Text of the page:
Gardens are not made by singing ‘Oh, how beautiful,’ and sitting in the shade.
I lift my bucket of gardening paraphernalia from the back of my car and head for the jungle that is my garden, happy for the gift of solitude, and thankful for the cooler day in which to work.
My first priority: harvest. Angry clouds are looming, if a storm hits I want to at least have gathered what I need for supper.
The Drunken Woman lettuce is bolting and won’t taste as sweet but I decide to pick some anyway; I’ll pull it all out in a few days.
The swollen orbs of Hakurei turnip are well past the recommended golf ball size that’s best for harvest. Experience tells me they get mushy if left the ground too long. I pick a handful of the largest ones, remembering a few weeks ago, when I was thrilled with just a couple of tiny ones for a salad.
Next, I wade into middle of the garden and pull a half-dozen beets—thinning at the same time as harvesting. The beetroot and greens will make a tasty dish with our supper.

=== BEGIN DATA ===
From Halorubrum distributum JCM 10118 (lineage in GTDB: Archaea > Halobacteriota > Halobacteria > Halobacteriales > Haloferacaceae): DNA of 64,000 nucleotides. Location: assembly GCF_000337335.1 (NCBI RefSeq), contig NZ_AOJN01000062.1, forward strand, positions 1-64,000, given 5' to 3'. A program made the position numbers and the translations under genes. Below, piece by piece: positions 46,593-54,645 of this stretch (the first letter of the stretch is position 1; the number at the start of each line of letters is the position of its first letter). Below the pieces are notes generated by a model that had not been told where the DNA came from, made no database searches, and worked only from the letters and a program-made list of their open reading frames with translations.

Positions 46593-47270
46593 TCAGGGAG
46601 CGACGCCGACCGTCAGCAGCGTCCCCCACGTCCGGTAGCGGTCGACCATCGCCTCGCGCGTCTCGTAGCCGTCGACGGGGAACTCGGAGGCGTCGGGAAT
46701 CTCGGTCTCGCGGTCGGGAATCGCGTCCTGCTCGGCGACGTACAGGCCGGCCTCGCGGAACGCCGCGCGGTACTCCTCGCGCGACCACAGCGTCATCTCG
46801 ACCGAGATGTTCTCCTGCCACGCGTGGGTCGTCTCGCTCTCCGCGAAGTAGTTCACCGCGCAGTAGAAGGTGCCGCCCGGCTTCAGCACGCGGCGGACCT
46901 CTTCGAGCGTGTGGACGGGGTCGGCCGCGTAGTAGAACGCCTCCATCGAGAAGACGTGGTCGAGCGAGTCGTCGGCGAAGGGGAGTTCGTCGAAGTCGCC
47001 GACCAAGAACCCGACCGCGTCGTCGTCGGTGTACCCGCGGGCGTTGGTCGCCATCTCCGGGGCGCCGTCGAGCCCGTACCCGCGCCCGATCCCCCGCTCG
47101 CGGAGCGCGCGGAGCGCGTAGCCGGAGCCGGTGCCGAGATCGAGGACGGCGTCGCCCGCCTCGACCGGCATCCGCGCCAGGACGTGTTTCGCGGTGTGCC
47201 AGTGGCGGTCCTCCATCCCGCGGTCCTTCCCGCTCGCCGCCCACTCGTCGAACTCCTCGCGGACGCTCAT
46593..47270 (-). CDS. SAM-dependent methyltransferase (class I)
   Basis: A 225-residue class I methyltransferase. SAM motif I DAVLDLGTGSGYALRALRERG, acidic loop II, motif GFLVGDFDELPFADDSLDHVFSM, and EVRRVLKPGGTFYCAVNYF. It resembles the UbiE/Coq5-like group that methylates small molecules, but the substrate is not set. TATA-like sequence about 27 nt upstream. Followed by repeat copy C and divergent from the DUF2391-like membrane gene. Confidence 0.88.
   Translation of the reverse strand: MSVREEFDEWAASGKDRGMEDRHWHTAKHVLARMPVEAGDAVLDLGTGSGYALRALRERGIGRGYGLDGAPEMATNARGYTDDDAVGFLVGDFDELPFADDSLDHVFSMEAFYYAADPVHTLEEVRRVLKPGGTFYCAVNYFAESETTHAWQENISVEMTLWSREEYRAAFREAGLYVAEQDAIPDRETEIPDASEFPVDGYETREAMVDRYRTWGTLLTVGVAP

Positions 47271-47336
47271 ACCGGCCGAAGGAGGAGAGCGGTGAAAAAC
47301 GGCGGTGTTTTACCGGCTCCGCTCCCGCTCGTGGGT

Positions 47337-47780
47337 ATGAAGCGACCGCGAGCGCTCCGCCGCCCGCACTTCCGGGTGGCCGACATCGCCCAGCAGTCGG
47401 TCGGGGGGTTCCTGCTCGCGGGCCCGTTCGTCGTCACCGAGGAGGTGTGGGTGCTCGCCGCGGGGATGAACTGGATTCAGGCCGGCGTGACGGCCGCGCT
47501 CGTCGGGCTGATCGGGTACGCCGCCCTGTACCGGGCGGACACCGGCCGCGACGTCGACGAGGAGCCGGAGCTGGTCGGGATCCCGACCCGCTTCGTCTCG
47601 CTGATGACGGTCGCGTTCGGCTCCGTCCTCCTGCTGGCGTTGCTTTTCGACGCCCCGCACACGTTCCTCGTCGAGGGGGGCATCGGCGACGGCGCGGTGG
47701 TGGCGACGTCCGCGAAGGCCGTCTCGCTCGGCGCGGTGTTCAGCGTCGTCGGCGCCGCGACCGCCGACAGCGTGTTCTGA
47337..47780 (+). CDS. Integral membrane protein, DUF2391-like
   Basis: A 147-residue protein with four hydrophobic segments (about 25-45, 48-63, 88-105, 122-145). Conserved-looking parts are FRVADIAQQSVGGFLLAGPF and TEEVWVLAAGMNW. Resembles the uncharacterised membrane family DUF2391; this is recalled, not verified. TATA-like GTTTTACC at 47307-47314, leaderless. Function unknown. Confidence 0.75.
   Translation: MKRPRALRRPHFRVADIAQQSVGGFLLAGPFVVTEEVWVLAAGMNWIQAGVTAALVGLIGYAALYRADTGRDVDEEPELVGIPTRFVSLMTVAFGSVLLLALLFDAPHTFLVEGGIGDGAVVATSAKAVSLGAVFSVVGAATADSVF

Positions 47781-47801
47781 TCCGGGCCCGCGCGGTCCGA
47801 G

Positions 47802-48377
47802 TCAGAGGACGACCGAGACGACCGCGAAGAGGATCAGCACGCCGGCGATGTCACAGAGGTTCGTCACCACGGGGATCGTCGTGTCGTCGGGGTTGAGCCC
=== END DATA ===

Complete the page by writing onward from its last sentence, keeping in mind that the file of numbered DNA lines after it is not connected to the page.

On to the peas. The Alderman vines are well above my 5’ 5” frame and are loaded with pods. I pick just enough for the evening meal; I’ve got to pick a whole lot more in the next day or two.
Finally, I cut the last of the garlic scapes and set the curly pungent cords on top of my bag of lettuce. Then I stand back and survey the space.
There’s so much more I need to harvest—Swiss chard, Kale, radishes I planted between rows of beets, basil, green onions. I have to stop because I won’t have time to deal with the abundance today. And there’s still those weeds.
My cell phone rings as a few drops of rain start to fall. It’s the perfect time for a mother-daughter chat, and I tote my bags of produce to the car as the thunder booms. Safe from the passing storm, we pass a half hour or so in good conversation.
I return to my garden to do battle. I’ve never had weeds like I do this year and ten days away has granted them the opportunity to make themselves at home. They gift me with a couple of sweet, solitary hours spent pulling them and generally tidying up the space.
I don’t get done all that I want and need to, but I make a respectable dent. With plans to return the next morning, I pack up my things and head for home.
Tired and content.
Gifted with abundance.